Gratuities (NV)

A Note on Gratuities: Hey They Did Not Leave Me A Tip!

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  1. Not every client will tip for a service. Some clients do not believe in tipping; others are cheap. Still, others may have just been able to scrape up the fee for your service. And some others may not understand the value of the tip, especially if you’re an employee making $7 to $8 per hour. A former manager used to say that a tip is a “show of appreciation” to a technician. While I believe this to be true, I never discredited a client because they did not award me with a tip. Some of these clients were personal friends. I have received tips as little as $1.00 and as much as $50.00 for a service.
  • If you have the fortunate situation of a front desk associate checking in/out your clients, they can ask, “Would you like to leave a tip for your technician?” This is a way to influence tipping. For large groups and parties, you can enforce tipping of a certain percentage like restaurants. This is an appropriate request based on the fact that when a group is serviced, they may receive service from everyone, whether they actually perform a service for the people in the group. Someone is usually running interference for extra towels, getting beverages and answering questions, reporting service upgrades to the front desk, etc.
  • For the solo act, put a savvy tip container on your reception desk or station. You can place a sign (or label) as simple as “thank you” or “tips are appreciated” on it. Please do not hand write the message. Show your professionalism by typing the message and include a fun graphic. The bars do it, why not you? When I was opening my solo studio, I shopped the thrift stores for unique baskets and found a nice short but wide vase (that happened to match my décor) that said thank you with a bouquet of flowers on it. I thought “perfect”. Maybe you could locate a similar item or use your own creativity to duplicate the idea.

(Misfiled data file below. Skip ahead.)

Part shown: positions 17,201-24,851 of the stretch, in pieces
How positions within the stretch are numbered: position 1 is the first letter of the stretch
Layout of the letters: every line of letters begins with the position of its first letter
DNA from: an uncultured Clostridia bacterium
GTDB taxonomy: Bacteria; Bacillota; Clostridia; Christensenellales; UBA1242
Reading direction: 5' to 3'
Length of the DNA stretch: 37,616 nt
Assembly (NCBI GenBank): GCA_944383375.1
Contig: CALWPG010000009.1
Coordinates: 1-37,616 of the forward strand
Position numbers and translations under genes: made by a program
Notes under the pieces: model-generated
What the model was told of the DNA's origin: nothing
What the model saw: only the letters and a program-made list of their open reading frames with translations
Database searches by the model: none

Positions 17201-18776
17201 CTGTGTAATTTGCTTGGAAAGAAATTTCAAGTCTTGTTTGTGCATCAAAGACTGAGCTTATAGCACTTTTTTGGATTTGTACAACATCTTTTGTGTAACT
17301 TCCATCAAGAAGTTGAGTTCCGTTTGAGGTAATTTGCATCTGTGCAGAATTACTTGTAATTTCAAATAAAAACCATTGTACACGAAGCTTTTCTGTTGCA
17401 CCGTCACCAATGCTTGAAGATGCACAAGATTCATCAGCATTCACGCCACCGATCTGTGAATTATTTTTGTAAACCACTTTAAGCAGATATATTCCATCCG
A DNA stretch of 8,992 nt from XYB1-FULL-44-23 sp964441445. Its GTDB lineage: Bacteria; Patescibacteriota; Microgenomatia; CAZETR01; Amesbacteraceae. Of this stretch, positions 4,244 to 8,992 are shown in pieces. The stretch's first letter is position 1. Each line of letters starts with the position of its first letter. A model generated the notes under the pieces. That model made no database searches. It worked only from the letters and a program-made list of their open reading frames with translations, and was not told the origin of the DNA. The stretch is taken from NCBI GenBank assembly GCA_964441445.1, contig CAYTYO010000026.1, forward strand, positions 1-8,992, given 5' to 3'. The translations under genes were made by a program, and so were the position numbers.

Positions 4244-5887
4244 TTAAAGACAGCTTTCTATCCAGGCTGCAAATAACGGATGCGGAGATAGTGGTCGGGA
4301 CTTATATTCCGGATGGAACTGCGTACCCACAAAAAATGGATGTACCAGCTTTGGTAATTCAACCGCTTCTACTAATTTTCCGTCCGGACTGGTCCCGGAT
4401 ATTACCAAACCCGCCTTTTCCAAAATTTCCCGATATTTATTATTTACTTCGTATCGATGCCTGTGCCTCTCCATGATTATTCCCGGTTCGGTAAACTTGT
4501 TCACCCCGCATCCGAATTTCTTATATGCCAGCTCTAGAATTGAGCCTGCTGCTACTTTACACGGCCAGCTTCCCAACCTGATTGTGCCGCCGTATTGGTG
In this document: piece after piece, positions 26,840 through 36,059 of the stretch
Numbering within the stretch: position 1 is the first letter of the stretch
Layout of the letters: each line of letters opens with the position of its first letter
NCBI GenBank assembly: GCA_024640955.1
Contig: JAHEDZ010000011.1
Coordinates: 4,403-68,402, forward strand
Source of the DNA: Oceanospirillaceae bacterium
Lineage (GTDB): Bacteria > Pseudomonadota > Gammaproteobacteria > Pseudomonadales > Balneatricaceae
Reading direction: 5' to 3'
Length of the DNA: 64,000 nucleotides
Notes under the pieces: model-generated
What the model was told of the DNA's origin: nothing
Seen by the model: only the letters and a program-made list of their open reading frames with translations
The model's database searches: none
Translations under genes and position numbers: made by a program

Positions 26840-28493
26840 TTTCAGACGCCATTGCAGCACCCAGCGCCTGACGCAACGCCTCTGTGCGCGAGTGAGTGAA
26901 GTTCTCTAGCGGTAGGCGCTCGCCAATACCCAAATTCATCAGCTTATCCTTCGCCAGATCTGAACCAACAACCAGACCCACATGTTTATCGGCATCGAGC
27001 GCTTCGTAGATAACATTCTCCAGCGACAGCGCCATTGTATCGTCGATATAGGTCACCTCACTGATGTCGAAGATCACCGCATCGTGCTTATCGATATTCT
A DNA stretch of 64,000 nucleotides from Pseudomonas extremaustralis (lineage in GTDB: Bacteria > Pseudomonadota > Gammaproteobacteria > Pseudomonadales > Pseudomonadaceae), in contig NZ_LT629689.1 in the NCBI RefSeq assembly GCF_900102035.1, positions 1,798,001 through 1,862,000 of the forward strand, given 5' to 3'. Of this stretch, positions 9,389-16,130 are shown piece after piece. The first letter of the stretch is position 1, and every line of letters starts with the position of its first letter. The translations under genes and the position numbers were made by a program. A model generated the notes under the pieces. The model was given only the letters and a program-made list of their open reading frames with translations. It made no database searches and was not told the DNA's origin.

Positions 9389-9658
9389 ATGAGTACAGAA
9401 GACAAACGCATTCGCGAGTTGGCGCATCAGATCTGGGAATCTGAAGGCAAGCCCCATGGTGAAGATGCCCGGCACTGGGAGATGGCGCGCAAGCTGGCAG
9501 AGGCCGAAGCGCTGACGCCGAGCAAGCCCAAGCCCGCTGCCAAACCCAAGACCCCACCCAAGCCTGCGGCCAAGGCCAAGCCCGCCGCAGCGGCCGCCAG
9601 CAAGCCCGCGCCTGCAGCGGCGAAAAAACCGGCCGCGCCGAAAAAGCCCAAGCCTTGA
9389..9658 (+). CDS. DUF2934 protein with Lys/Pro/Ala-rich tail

Just remember that tips are not a required payment and not a deserved gift. Give your best service and constantly look for ways to improve yourself and your techniques. Your clients will notice and appreciate you. Clients may bring gifts on holidays and your birthday. But, the biggest tip or gift a client can give, that keeps on giving, is a referral. Referrals will fill your schedule not tips.

In closing, always thank your client. Greet them with a sincere smile and use their name. Nothing sounds sweeter and ‘feels’ better than the sound of someone saying your name. It is a sign of respect and good will. The beauty industry is a people business where our goal should be to build excellent relationships with our clients, co-workers or employees and suppliers, and give excellent service. You might be the best in your field of hair, skin or nails, but if you treat your peers and clients poorly, you will be poor. Your soft skills will keep clients for life. Remember the Golden Rule in everything you do, and you will be alright. Do unto others, as you would have others do unto you.